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Compiler thinks Class = Record!

I have a class in unit A that is being created and referenced in unit
B.

When I try to compile it kicks back error 44: Field Identifier
Expected.

To me this looks like it think my class reference variable is a record
type of some sort.

Why?  Here is the pertinent info from Unit A, which describes the
class TMapDude:
----------------------------------------------------------
unit Mapdude;

interface

Uses
  Graphics;

Type

  {Forward declarations}
  TMapPtr = ^TMap;
  TMap = record;

  TMapDude = class
  private
    {List roots}
    ooMap: TMapPtr;
    ooPlayerList: TPlayersListPtr;
    ooTerrainList: TTerrainsListPtr;
    ooFeatureList: TFeaturesListPtr;

.
.
.
  public
    procedure DoNothing;

  end;

var
  oMapDude: TMapDude;

----------------------------------------------------------

And here is the code segment in Unit B that references MapDude:

   oMapDude := TMapDude.create;
   oMapDude.DoNothing();

Anyone have a clue?  I'm tired of sitting here like an idiot trying to
figure out what's wrong.

The weird part of the whole thing is that there are 4 other Unit files
in this project that are homegrown classes and they are being created
and referenced the same way as the example above, yet the compiled
does not care about them.

 

Re:Compiler thinks Class = Record!


gi...@clark.net (Edward G. Mittelstedt II) wrote:

Quote
>I have a class in unit A that is being created and referenced in unit
>B.
>When I try to compile it kicks back error 44: Field Identifier
>Expected.
>To me this looks like it think my class reference variable is a record
>type of some sort.
>Why?  Here is the pertinent info from Unit A, which describes the
>class TMapDude:
>----------------------------------------------------------
>unit Mapdude;
>interface
>Uses
>  Graphics;
>Type
>  {Forward declarations}
>  TMapPtr = ^TMap;
>  TMap = record;
>  TMapDude = class
>  private
>    {List roots}
>    ooMap: TMapPtr;
>    ooPlayerList: TPlayersListPtr;
>    ooTerrainList: TTerrainsListPtr;
>    ooFeatureList: TFeaturesListPtr;
>.
>.
>.
>  public
>    procedure DoNothing;
>  end;
>var
>  oMapDude: TMapDude;
>----------------------------------------------------------
>And here is the code segment in Unit B that references MapDude:
>   oMapDude := TMapDude.create;
>   oMapDude.DoNothing();
>Anyone have a clue?  I'm tired of sitting here like an idiot trying to
>figure out what's wrong.

Yep. It seems that like me, you've done plenty of programming in
Modula-2. The problem is the open and close parentheses "()" at the
end of the function call. Just get rid of them. If the function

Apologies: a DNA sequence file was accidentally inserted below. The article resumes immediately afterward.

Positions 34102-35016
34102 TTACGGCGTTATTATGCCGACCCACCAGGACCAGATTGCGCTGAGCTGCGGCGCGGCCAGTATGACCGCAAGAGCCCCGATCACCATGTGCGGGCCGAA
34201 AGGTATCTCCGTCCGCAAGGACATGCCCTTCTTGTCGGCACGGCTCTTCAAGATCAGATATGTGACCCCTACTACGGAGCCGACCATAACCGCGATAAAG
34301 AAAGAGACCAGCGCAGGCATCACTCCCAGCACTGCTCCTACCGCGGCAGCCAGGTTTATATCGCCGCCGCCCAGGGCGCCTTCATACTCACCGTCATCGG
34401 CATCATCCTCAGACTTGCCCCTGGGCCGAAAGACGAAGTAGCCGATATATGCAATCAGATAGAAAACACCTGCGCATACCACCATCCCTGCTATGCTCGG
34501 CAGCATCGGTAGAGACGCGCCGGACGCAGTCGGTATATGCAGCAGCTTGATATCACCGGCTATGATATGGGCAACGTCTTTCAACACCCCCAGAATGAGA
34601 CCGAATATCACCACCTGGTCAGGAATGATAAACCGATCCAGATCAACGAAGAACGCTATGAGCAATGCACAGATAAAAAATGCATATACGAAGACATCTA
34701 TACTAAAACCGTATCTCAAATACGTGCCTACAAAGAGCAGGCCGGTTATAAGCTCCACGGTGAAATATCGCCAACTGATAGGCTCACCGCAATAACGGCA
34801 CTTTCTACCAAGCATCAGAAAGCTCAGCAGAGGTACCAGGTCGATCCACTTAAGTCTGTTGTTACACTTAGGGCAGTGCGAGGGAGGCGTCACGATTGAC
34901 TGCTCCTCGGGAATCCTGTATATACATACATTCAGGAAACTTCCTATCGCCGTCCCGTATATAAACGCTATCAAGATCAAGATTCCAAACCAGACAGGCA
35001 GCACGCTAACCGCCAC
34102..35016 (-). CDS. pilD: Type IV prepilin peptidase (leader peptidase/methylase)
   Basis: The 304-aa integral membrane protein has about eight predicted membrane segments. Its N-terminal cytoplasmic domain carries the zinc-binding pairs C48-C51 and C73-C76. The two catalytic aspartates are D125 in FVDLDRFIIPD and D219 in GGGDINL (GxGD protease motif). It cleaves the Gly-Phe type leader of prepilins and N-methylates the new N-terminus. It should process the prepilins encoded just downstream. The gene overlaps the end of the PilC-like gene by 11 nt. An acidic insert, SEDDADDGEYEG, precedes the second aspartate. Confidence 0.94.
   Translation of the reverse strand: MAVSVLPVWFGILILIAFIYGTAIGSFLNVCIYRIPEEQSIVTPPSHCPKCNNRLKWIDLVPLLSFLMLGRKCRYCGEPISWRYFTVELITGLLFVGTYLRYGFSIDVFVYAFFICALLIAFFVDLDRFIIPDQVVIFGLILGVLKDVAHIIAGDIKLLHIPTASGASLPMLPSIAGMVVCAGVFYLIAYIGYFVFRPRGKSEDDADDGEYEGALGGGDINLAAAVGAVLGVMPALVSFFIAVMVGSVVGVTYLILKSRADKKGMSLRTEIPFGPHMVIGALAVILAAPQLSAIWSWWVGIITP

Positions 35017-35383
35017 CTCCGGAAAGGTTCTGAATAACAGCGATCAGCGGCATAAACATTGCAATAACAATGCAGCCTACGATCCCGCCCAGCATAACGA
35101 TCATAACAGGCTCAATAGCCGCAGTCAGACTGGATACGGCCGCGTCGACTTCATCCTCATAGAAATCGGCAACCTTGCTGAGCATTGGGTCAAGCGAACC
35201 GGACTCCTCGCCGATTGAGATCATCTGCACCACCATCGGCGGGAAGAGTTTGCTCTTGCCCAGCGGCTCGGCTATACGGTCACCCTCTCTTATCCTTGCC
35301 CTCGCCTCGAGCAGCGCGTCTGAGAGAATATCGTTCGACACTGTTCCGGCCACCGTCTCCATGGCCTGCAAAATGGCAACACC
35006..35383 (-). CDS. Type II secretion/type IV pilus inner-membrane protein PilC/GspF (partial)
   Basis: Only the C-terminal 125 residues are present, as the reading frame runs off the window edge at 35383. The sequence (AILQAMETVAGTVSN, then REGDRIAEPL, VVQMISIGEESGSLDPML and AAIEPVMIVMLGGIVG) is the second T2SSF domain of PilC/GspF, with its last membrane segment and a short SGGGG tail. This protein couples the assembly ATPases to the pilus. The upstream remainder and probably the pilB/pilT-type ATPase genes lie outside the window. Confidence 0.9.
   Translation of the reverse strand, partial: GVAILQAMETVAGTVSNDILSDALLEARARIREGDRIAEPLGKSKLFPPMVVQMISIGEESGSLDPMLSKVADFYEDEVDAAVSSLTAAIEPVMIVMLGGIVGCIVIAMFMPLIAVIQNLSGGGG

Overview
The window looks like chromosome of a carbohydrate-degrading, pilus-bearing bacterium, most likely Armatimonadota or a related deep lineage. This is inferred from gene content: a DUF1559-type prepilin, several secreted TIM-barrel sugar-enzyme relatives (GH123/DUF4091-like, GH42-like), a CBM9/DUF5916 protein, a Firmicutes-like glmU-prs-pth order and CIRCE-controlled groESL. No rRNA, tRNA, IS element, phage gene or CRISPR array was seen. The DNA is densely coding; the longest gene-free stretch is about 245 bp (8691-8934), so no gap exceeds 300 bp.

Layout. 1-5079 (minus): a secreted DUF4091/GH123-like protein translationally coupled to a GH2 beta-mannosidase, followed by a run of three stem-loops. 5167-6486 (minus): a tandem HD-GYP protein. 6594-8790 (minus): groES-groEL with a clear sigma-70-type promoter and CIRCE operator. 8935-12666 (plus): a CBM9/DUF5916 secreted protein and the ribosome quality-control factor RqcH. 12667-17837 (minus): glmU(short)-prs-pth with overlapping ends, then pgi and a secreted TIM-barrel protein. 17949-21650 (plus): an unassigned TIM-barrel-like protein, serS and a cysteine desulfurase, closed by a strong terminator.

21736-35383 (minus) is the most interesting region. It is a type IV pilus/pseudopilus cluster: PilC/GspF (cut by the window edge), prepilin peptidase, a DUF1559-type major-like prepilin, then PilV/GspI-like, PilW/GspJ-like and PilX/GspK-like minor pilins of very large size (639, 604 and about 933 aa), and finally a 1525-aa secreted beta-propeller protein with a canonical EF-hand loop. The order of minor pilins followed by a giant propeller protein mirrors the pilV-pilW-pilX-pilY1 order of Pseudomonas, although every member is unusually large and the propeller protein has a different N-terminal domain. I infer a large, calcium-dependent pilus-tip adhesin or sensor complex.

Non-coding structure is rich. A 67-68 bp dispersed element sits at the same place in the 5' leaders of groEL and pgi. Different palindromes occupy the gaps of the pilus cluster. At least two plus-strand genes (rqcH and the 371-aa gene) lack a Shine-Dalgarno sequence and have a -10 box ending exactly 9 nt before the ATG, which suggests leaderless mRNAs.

doesn't need any parameters, you don't need the brackets. This might
seem a little silly when you start using procedures as pointers, but
the compiler resolves the conflict by checking the type info.

Martin H.
***********************************************
Martin Harvey
Uni email:
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Home email:
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Decode the HEX back into ASCII chars.
Uni web pages: http://www-stu.pem.cam.ac.uk/~mch24/
***********************************************

Re:Compiler thinks Class = Record!


Edward G. Mittelstedt II <gi...@clark.net> wrote in article
<5p6m58$...@clarknet.clark.net>...

Quote
>    oMapDude.DoNothing();

My guess is: you don't need the (). Write the
stmt as
 oMapDude.DoNothing;
but note I have simply I-bald your code, not compiled it.
--
Grace + Peace   *   Peter N Roth  *   Engineering Objects International
Author of "C++ Jump Start" ISBN 0-9655862-2-7.
Tools for Developers: ClassBuilder 4 for Delphi, ClassBuilder++ for C++
Visit our website at http://www.inconresearch.com/eoi

Re:Compiler thinks Class = Record!


Oops, disregard my last message on this subject.  I just took a closer look
at your code, and think I see your problem.  As defined, your class
inherits from TObject (by default).  Well, TObject does not define a Create
constructor, it is up to you to do this, and in the code given you have
not.  Therefore, the compiler rightly complains about not being able to
find the constructor.  The message is a bit misleading, but basically it is
saying that you have put xxx.yyy where yyy does not exist as a member of
class xxx...
--
David S. Becker
ADP Dealer Services (Plaza R&D)